Academic journal article The Arkansas Historical Quarterly

Doctoring the South: Southern Physicians and Everyday Medicine in the Mid-Nineteenth Century

Academic journal article The Arkansas Historical Quarterly

Doctoring the South: Southern Physicians and Everyday Medicine in the Mid-Nineteenth Century

Article excerpt

Doctoring the South: Southern Physicians and Everyday Medicine in the Mid-Nineteenth Century. By Steven M. Stowe. (Chapel Hill: University of North Carolina Press, 2004. Pp. x, 373. Acknowledgments, notes, bibliography, index. $45.00.)

Doctoring the South fills a particular niche for the student of both southern history and the history of medicine. It seeks to locate the study and practice of medicine within the culture of the South during a critical period of history. Dr. Stowe uses the words of participants in the practice of medicine-patients, medical students, and physicians-to explore his themes. The book itself is thoroughly researched, reflecting a careful mining of manuscript materials and apposite publications. This is a book about men. Dr. Stowe makes clear the ways in which women were entirely marginalized in the Old South, the Civil War South, and the emerging New South, consigned to healing as midwives, folk healers, and caregivers within family and neighborhood networks. They had no role as practicing physicians.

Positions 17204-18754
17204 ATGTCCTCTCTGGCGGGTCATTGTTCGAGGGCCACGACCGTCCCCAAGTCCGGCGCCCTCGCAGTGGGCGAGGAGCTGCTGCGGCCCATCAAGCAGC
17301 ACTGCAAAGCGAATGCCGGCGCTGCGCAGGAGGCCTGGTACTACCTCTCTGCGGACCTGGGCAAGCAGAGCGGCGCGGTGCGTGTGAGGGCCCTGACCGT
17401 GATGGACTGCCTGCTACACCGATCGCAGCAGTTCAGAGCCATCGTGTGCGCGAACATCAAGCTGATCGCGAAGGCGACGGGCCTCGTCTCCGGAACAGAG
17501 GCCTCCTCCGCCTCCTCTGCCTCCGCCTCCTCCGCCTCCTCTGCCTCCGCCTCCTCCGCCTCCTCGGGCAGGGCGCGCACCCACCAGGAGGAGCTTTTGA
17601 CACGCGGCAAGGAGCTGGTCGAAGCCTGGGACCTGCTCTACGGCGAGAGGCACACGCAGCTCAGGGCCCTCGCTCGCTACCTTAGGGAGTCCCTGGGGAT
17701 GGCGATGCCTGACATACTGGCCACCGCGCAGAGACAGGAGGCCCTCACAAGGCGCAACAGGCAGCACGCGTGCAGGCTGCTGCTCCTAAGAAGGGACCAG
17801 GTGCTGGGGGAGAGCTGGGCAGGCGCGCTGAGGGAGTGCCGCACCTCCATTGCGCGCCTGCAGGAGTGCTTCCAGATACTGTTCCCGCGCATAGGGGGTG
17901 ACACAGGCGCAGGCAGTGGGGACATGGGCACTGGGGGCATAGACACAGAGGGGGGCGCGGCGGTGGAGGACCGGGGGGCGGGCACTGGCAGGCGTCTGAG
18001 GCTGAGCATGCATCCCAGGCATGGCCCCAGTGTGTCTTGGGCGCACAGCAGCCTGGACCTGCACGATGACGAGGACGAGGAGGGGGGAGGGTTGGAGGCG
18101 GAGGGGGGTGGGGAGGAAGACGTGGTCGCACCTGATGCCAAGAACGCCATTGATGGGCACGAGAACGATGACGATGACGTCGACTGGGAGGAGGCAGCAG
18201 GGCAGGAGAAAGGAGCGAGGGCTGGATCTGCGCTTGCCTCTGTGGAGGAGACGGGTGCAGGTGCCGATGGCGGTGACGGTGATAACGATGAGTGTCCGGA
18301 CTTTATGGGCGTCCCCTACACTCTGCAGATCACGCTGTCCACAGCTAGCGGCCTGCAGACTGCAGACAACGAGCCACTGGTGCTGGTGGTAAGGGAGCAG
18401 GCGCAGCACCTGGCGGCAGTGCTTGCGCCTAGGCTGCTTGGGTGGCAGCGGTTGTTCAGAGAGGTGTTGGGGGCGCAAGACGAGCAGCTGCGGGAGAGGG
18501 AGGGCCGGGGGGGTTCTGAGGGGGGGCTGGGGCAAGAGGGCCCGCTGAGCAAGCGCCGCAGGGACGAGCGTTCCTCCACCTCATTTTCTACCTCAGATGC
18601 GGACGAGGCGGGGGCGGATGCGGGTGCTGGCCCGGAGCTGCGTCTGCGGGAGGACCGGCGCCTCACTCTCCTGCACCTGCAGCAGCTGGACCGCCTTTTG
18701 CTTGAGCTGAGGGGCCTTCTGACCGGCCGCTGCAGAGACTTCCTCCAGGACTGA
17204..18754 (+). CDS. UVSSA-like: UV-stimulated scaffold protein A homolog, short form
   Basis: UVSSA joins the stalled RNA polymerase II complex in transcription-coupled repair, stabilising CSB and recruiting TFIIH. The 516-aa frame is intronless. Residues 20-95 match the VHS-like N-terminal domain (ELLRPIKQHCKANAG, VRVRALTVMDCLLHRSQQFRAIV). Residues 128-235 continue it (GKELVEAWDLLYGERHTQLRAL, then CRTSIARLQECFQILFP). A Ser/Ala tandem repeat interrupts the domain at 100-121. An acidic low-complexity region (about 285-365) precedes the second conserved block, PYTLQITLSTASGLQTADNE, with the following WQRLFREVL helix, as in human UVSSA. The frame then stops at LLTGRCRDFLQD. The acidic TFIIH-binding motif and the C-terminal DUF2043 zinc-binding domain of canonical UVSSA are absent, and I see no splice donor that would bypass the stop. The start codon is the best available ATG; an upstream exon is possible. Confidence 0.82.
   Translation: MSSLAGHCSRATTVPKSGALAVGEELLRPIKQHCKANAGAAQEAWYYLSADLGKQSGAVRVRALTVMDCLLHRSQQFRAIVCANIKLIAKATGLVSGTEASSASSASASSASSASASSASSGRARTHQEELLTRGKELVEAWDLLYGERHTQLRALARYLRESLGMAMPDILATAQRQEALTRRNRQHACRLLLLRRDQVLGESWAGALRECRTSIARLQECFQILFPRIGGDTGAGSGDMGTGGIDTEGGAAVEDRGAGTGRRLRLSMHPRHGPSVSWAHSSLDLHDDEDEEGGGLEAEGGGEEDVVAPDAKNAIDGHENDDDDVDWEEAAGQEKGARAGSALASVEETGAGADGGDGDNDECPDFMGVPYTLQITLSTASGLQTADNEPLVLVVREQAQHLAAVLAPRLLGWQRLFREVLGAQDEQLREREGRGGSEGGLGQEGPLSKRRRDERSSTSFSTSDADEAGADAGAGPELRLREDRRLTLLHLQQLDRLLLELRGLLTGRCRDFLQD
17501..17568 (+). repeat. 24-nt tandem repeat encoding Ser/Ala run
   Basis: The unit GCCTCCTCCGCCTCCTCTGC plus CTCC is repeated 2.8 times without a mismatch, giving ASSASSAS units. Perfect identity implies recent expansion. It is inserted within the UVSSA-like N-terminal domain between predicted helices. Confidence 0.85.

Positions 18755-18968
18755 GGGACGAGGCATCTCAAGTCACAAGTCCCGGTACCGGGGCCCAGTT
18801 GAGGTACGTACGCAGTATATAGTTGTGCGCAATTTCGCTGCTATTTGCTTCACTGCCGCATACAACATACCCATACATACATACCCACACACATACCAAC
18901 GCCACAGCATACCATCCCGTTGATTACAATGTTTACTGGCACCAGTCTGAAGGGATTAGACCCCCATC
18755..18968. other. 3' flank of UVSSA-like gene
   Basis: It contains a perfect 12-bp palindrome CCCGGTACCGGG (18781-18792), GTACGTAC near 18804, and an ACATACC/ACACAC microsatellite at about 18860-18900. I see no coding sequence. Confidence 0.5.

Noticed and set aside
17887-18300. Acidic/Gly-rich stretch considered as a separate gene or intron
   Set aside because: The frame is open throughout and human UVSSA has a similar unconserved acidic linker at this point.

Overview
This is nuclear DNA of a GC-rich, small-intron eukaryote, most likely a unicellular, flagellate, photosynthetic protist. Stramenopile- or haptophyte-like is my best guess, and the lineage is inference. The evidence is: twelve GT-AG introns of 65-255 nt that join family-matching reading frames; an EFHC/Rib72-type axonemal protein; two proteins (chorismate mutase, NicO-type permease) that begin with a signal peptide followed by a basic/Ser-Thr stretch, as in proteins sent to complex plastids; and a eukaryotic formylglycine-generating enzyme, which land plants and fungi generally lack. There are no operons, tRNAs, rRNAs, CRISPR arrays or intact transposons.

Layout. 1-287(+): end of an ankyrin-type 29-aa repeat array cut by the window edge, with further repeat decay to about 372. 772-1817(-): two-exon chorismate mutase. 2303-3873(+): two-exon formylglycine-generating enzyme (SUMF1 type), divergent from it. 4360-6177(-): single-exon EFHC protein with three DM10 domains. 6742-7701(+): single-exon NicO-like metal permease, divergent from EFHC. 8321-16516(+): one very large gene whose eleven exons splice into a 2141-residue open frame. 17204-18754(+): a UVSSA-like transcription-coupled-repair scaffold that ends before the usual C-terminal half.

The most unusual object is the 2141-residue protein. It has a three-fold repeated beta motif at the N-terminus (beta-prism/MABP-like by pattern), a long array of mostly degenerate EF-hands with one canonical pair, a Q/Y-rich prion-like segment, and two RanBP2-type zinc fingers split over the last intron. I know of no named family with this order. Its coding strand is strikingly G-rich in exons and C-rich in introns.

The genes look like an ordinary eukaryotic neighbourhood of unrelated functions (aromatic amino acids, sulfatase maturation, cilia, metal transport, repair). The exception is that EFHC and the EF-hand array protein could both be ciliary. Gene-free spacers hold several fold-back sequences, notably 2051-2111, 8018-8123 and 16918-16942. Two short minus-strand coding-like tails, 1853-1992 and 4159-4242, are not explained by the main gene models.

Stowe divides the book into three sections: "Choosing Medicine," "Doing Medicine," and "Making Medicine." The first examines the reasons that young men found for undertaking the study of the healing art. The second and third sections take the reader on highly individualized rounds with a variety of southern physicians. These subjects are explored against a backdrop of race, slavery, sectional consciousness, and social relationships that differ from our own.

We meet young men uncertain about studying medicine. They express concerns about making decent livings as physicians. They worry about the morality of entering the bodies of the dead in the name of learning. They must go to cities whose clinics alone can offer the numbers of sick persons needed to support education. None of this sat well with sons of predominantly rural southern communities.

Doctoring the South follows the new graduates of medical schools into practice. It is important to remember that medical education at the time was modeled on a four-month course of formal lectures and demonstrations. Students typically attended two such courses in consecutive years. There were no formal prerequisites for study. One could also establish a practice with no formal education, relying for preparation entirely on practical experience as an assistant to a physician for preparation. It would require the exertions of Abraham Flexner and a generation of reformers to establish the outlines of present-day medical education. …

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